Welcome to issue 18 of Hacker Bits!
We got a ton of feedback, and we hope it shows in the evolution of Hacker Bits.
Thanks to each and everyone who wrote to us! We are overwhelmed by the number of responses. 🙂
We generally try to reply to everyone. Because we got some similar responses, we’re going to batch some of them together in blog posts or email distribution lists.
Please… keep them coming, and enjoy the new issue!
Welcome to issue 17 of Hacker Bits!
June marks the half-way point in the year of 2017. So what are you learning? How are you being more productive? What are you doing to stay current? Let us now. 🙂
Keep letting us know what you think, and enjoy the new issue!
Welcome to issue 16 of Hacker Bits!
We have a diverse mix of topics this month ranging from:
- Microservices to…
- Malware to…
- Full stack web development to…
- Resume writing
As always, if there’s something you’d like to see in upcoming issues, please let us know! 🙂
Check out Hacker Bits, Issue 16 .
Welcome to issue 15 of Hacker Bits!
April is a time of newness.
How’s your 2017 going? We’d love to hear from you. 🙂
Our 1st quarter at Hacker Bits is chugging along. Based on the response so far, you like the new email format!
We’re super excited about it, too… keep letting us know what you think.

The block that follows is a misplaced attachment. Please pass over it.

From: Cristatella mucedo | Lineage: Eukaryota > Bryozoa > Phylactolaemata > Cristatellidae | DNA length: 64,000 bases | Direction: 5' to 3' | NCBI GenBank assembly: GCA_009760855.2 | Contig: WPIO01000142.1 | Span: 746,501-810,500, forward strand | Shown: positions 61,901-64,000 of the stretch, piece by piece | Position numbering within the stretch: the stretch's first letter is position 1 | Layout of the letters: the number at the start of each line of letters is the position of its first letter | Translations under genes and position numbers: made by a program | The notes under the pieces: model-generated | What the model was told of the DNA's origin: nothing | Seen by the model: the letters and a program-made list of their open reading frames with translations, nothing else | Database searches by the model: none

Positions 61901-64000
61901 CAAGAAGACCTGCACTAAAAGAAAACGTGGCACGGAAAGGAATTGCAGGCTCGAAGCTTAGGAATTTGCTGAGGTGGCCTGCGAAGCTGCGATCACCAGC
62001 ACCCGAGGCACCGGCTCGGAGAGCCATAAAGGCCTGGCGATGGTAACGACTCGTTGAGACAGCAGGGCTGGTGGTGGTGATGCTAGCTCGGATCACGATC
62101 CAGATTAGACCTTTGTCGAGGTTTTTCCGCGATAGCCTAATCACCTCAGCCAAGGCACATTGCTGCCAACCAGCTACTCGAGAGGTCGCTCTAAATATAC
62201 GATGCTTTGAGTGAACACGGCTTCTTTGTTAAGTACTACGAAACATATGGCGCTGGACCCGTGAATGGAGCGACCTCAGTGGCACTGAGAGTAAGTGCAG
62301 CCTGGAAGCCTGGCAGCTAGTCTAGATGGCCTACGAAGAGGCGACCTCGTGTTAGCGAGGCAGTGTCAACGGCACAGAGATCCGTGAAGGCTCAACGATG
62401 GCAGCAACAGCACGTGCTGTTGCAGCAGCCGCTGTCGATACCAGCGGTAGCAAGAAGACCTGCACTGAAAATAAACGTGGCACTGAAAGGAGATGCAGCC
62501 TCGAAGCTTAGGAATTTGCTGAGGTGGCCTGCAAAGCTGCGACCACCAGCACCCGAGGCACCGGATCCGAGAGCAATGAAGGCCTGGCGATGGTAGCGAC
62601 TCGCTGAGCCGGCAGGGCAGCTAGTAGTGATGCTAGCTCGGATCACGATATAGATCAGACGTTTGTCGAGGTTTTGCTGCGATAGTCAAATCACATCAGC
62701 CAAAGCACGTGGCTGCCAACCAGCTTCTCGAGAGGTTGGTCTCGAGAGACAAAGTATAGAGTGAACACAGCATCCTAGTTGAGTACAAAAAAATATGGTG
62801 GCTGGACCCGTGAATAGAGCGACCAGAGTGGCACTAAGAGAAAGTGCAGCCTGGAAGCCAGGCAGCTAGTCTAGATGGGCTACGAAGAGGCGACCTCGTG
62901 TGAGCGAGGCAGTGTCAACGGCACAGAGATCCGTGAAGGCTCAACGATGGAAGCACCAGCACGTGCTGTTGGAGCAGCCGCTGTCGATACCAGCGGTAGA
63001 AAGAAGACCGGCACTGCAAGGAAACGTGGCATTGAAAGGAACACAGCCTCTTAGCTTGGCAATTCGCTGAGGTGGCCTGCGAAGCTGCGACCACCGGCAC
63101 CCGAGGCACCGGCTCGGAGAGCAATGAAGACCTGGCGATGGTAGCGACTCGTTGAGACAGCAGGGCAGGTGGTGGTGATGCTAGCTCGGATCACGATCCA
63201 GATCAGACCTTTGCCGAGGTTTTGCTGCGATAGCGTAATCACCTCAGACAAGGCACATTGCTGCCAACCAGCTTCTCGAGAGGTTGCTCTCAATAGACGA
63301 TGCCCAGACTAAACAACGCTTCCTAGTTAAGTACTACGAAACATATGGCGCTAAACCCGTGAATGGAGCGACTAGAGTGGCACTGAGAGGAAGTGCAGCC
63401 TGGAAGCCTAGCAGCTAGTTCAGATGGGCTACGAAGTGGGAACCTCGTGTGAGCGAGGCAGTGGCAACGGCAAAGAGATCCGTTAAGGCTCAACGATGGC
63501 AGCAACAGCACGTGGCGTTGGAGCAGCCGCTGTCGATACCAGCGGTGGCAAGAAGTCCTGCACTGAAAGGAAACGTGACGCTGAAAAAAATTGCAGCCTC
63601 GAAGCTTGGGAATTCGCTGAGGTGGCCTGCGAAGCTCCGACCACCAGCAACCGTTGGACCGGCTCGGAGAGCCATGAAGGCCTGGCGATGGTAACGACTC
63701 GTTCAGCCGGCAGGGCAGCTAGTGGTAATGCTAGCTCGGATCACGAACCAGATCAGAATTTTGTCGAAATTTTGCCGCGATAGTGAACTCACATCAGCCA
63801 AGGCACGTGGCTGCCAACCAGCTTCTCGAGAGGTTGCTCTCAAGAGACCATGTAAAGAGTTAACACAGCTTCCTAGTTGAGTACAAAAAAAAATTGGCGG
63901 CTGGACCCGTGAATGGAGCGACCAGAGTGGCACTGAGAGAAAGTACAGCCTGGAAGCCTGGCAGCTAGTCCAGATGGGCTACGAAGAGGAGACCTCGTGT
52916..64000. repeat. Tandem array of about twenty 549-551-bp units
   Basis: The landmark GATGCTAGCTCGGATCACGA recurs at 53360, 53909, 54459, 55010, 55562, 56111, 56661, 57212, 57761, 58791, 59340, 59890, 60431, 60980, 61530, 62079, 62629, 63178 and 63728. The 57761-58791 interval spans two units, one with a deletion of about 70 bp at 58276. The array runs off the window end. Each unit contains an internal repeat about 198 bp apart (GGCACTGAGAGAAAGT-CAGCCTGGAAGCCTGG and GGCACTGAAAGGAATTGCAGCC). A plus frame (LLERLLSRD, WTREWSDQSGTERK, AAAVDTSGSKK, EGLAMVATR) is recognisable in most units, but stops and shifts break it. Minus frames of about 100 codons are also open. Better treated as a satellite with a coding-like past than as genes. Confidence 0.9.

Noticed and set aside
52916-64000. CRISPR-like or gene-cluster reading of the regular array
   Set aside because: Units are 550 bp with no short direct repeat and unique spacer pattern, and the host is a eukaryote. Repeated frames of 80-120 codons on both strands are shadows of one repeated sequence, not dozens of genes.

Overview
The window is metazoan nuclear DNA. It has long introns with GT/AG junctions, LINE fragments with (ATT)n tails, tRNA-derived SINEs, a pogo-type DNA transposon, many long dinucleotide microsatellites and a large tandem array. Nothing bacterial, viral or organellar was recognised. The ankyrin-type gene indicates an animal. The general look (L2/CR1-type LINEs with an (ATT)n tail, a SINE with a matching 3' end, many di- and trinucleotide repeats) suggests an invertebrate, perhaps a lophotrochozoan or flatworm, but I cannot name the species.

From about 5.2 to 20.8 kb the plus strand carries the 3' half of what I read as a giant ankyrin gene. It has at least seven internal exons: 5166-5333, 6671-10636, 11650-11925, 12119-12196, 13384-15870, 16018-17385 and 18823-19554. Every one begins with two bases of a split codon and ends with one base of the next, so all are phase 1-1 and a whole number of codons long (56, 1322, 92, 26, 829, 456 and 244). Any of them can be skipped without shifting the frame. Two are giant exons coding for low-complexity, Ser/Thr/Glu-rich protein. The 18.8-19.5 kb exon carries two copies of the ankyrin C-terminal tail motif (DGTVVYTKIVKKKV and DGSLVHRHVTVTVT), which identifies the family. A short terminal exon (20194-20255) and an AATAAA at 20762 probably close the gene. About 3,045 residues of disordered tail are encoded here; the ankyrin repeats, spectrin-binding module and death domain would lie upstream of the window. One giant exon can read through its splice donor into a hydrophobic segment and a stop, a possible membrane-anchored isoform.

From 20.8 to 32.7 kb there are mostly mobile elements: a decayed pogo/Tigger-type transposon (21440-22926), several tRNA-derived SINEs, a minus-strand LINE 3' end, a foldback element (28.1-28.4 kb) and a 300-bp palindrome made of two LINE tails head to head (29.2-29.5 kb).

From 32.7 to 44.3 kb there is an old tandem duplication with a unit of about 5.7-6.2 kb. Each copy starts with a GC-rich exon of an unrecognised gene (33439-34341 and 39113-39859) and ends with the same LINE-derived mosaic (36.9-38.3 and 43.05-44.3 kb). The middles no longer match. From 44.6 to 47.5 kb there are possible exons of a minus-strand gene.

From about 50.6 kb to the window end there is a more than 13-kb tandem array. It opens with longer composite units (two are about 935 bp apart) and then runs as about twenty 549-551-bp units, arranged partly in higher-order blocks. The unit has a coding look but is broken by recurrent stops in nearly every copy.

Check out the new issue: https://hackerbits.com/issue/hacker-bits-issue-15/
Welcome to issue 14 of Hacker Bits!
You gave us feedback, and we’re making some adjustments to Hacker Bits.
What we’re hearing is that the 3 key themes continue to be:
- Learning more
- Working less
- Staying current
Additionally, Hacker Bits will move towards an email magazine/newsletter format.
Although you love the content of the magazine, you found the PDF/Yumpu format too heavyweight. We get it. With a busy professional or student life, there’s too much friction to open up the magazine.
Also, there’s content that you’d love to see in the magazine (e.g. technology + societal impact, more C/C++) that aren’t featured.
With our new newsletter format, we hope to better serve you. If you have a few minutes, please let us know what you think.
Click here: Hacker Bits, Issue 14
PS: Thank you for all the feedback, and special thanks to Ariz, John B., Zlatin, Rik and Srinath for their very detailed responses! 🙂
Happy 1-year anniversary everyone!